Very soon after I started photographing horses it became clear that there were flattering moments to capture the movement of a horse, and many more unflattering ones.
This was then drummed home when I started working for event photographers, selling to competitors on-site. Images of horses which I created had to be taken straight from the camera and displayed on a screen to the competitors, and anything less than flattering could not be included or the competitor would question why it was taken in the first place.
Before someone else points it out, yes, I know there is a difference between photos taken for editorial use and those for competitors on the day.
Editorial images, especially for the mainstream or non-equestrian press, focus more on the rider and less on the horse. They tend to be framed much tighter and are often taken from more head-on to get a better view of the rider’s face. They are, in effect, images of riders, not images of horses. None of these things are bad things, and there is still no reason why we shouldn’t still make the shot flattering.
Why am I writing this? Recently I’ve seen a lot more “equestrian” images surfacing which are not “right” and it is not good for our profession. Riders don’t like them, and it doesn’t reflect well on what we do as professional equestrian photographers. Call it self-policing, if you will. If someone doesn’t point out to a photographer that a shot of theirs doesn’t look right, they will continue to make those images. In the long run they will be grateful that it was pointed out.
Here are some moments you SHOULDN’T set out to capture, or should perhaps delete if you do.
1. Trotting shots on the “wrong” leg.
One of the first things I learned as an equestrian photographer was that the nearest leg to the camera should be forward when you capture a trot. Image of horses trotting with the leg furthest from the camera forward are said to be “on the wrong leg”.
Why is this? When the nearest foreleg is extended forward it shows off the musculature and conformation of that leg and shoulder and creates an image of the horse which looks balanced. The exact timing of the shot varies between a working, medium or extended trot but in general you want that nearest leg to you to be fully extended and for the cannon bones of the airborne legs to be at the same angle. In a working trot this should result in a pleasing “M” shape created by the legs, with the nearest legs to you being the furthest forward and furthest behind and the two legs meeting in the middle being the ones furthest from camera.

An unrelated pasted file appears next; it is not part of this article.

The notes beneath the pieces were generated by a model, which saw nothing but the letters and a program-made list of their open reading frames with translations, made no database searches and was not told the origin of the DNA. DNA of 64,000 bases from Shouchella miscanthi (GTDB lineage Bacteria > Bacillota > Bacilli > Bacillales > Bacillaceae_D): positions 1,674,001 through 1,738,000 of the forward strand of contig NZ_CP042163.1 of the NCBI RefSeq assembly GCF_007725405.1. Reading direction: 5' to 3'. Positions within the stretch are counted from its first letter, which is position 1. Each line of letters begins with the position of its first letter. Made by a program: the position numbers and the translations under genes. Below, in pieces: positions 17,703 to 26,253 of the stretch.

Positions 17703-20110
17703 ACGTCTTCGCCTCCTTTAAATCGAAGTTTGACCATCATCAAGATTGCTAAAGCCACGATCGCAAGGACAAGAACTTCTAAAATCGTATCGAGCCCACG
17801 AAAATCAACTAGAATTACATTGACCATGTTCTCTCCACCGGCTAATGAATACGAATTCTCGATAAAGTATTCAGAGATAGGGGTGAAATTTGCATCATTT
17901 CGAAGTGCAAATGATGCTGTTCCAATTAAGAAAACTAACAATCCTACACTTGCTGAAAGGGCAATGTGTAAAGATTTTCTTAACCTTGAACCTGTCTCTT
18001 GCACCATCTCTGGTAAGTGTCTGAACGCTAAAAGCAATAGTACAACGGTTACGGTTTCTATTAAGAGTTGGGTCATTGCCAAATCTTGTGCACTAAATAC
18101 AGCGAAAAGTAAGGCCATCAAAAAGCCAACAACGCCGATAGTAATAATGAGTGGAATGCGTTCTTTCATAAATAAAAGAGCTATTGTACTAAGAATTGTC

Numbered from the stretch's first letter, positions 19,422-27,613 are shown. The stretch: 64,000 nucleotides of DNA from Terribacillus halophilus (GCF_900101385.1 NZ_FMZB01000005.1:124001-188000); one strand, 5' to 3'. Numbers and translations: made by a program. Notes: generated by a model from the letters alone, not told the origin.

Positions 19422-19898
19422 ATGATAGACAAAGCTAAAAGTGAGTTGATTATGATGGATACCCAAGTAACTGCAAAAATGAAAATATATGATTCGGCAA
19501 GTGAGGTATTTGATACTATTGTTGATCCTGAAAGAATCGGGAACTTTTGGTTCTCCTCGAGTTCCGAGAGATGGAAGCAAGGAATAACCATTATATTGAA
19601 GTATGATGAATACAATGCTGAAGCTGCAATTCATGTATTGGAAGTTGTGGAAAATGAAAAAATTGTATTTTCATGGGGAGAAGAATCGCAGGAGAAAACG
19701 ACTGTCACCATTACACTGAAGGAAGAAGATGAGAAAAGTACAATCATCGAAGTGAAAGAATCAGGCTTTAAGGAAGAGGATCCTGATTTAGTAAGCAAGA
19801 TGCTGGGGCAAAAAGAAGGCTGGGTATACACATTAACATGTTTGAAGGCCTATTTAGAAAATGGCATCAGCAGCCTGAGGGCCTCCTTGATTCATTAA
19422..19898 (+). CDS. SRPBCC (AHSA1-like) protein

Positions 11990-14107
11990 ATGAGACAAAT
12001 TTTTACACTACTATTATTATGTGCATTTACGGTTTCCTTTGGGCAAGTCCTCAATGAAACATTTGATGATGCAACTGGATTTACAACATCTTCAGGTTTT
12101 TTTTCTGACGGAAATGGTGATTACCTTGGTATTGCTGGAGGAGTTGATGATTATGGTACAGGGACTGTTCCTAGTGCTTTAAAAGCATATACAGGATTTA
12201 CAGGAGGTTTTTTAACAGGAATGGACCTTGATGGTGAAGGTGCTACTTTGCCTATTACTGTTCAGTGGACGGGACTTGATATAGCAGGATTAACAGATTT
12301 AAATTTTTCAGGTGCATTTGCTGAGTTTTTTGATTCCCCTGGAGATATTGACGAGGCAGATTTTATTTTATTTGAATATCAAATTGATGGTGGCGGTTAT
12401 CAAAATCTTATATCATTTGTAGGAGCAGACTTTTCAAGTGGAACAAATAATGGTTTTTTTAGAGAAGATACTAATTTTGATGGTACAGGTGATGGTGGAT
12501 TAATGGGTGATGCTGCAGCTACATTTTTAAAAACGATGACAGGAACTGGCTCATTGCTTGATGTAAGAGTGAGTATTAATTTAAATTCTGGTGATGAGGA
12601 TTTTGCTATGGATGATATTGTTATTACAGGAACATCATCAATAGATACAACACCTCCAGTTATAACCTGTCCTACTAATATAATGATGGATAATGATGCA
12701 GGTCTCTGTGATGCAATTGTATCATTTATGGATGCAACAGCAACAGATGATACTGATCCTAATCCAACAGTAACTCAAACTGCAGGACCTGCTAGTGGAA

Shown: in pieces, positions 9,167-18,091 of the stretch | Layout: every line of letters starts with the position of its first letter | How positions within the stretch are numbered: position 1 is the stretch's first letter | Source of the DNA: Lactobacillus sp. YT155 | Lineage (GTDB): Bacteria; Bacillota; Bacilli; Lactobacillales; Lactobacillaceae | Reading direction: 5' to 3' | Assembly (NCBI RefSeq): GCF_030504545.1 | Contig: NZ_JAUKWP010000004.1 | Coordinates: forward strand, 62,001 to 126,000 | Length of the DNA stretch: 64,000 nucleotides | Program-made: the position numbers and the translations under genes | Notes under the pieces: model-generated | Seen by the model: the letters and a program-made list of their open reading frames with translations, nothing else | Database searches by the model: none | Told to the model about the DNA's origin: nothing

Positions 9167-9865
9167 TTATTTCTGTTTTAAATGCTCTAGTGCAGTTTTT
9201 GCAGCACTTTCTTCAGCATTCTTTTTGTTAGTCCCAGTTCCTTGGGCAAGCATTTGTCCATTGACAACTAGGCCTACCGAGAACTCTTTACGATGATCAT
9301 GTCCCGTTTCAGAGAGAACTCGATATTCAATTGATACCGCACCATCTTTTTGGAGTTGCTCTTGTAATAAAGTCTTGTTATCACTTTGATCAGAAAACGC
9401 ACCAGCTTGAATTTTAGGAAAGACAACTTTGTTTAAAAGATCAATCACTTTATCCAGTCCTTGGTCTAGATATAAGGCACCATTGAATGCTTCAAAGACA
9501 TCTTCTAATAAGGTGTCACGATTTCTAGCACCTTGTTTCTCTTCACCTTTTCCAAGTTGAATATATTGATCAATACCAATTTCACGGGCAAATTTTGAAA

Conformation shots, or “stood up” photographs, are often used to sell horses or show off how good their limbs and bones are for breeding purposes. The technique for these is broadly similar, with the legs nearest the camera further apart than the ones further away, so that all four legs can be seen.
2. Arse shots.
Let’s face it. For most of us it’s not our best feature. Your horse probably feels the same. Don’t choose to take a photo of a horse from behind unless you have to. Perhaps you can’t get to the landing side of the jump or you hadn’t quite got there yet and you only have one chance. In these situations get as close to side-on as you can – the more behind the horse you are, the worse it looks.
3. Horses walking.
I know it is one of the natural gaits but I have honestly never seen a good photo of a horse walking. They just never look “right”. Feel free to prove me – and all the other professional photographers I know – wrong!
4. Pre-take-off jumping shots.
Timing images of horses jumping really isn’t that difficult and there are several points in the air when a horse looks great. Just before it takes off is not one of them.
There is something about the pre-take-off shot moment which is not photogenic. The hind legs are normally splayed, the front legs often untidy and the compressed and unbalanced look a horse has at this point is generally unflattering.
5. After a horse’s legs have landed.
This is another “just looks wrong” image.
The horse has jumped, and now landed, both forelegs are on the floor and the rest is still following. It looks unbalanced, the horse’s expression and head position is often ungainly and the rider rarely looks their best at this point either.
These are one’s I, personally, wouldn’t capture either, but are less clear-cut.
- The “flea” position.
That moment when galloping when all four legs meet in the middle, under the horse. Difficult to describe why this doesn’t work for me but, trust me, all the equine photographers I respect feel the same way
- The “dragonfly” position.
This is a point during a canter or gallop when the horse appears to leave both back legs behind, as a dragonfly does on take off. It looks horrid, even on the back of a camera. This is a good time to press “delete”.
Please feel free to add your own “no!” positions in the comments below!